Despite fears that European Union rules could scupper recreational cannabis legalisation in Germany, the country’s finance minister Christian Lindner remains confident it can happen next year.
The 2021 election saw the Social Democratic Party, the Free Democratic Party (FDP) and the Greens form a ‘traffic light’ coalition under chancellor Olaf Scholz and announce cannabis would be regulated and sold for adult use in licensed shops.
However, earlier this month, a leaked legal analysis from the German parliament’s research service warned the move could contravene European regulations.
And despite the expert opinion being commissioned by the conservative Christian Democratic Union, which opposes legalisation, some of the concerns were said to be shared in government circles.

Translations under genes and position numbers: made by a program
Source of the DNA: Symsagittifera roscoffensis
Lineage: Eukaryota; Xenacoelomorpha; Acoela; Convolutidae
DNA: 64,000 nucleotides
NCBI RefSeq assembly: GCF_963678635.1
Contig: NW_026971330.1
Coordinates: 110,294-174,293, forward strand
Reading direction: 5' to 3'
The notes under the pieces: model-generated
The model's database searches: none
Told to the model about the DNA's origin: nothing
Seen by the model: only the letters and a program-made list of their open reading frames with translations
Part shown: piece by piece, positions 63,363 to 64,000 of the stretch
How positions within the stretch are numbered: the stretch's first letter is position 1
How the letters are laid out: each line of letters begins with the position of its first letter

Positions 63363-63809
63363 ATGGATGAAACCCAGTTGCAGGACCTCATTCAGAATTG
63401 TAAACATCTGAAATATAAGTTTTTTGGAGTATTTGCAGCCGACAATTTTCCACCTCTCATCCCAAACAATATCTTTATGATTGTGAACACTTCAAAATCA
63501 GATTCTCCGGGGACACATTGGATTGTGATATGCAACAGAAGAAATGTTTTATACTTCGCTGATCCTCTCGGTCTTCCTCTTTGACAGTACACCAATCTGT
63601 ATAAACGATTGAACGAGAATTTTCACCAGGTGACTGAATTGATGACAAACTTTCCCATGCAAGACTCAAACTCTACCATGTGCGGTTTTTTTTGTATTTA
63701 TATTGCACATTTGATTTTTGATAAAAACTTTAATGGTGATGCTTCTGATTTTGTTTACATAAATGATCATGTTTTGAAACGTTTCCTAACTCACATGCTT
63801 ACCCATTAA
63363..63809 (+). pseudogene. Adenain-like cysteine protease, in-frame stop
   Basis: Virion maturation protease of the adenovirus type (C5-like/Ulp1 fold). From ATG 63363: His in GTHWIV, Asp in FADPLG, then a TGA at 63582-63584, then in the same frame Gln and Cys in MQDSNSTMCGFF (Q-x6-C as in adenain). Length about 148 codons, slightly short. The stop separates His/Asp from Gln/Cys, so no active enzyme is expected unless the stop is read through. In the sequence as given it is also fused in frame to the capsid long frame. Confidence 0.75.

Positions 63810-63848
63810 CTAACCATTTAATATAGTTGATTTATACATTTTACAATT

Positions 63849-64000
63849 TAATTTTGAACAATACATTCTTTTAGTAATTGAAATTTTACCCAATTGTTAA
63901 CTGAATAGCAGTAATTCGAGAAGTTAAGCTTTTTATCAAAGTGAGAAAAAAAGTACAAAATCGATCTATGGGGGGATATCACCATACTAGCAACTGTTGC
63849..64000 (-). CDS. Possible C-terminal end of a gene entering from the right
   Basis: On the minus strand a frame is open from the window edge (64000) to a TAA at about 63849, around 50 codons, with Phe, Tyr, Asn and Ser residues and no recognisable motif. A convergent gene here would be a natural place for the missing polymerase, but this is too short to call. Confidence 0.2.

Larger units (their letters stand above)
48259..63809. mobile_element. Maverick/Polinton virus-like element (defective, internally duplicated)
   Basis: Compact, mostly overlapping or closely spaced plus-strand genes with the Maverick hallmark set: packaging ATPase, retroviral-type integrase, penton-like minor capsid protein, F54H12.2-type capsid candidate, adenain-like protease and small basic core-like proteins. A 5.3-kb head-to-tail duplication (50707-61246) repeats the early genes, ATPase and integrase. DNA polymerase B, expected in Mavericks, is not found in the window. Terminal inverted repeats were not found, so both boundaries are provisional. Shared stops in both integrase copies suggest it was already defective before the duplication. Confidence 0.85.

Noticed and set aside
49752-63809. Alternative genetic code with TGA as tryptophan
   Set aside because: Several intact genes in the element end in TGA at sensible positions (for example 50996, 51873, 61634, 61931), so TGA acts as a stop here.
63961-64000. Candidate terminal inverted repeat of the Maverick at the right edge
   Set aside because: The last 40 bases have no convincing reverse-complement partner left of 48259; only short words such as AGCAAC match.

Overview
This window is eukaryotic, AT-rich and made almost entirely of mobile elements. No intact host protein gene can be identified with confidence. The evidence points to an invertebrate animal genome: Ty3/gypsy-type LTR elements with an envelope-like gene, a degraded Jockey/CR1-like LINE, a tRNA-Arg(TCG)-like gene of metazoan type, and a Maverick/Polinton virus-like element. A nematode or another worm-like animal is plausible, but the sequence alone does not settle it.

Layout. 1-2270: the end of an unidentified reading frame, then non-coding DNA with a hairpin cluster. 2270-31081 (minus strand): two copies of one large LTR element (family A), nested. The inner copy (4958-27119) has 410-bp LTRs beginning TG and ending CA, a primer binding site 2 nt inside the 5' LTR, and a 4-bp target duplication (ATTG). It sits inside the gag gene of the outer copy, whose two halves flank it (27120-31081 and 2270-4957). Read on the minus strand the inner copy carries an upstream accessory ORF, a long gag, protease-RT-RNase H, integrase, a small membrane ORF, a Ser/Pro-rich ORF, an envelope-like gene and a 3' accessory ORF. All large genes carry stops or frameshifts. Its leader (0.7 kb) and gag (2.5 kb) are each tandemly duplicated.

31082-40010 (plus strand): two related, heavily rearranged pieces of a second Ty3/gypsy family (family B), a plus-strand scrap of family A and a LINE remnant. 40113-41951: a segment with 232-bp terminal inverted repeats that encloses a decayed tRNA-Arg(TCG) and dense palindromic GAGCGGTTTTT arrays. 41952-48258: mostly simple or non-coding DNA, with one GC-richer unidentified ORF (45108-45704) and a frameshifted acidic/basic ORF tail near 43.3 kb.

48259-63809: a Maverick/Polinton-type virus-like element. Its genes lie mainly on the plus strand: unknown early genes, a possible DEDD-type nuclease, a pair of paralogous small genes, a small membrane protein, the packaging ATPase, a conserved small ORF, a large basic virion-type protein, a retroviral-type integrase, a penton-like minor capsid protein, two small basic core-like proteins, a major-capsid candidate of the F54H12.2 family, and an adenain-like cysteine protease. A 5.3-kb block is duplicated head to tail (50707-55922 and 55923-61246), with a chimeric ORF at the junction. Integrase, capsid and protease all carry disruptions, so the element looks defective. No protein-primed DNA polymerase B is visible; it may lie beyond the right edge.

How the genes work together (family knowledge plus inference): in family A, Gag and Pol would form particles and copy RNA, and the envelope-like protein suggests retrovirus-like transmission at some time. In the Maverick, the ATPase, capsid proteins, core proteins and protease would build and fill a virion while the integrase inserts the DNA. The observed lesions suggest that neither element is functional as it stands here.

However, at a recent FDP event during the state election campaign in Lower Saxony, Lindner told demonstrators holding up signs with hemp leaves and the words “A bag with Christian Lindner” that legalisation would indeed happen next year.
In May 2022, justice minister Marco Buschmann also said he was optimistic a law could be passed by next spring with “the first legal joint” sold in 2023.
The coalition plans to present a draft bill at the end of 2022 or early next year.
Currently, it is illegal for Australian firms to export to adult-use markets, but industry watchers have identified Germany as a big opportunity if the situation changes.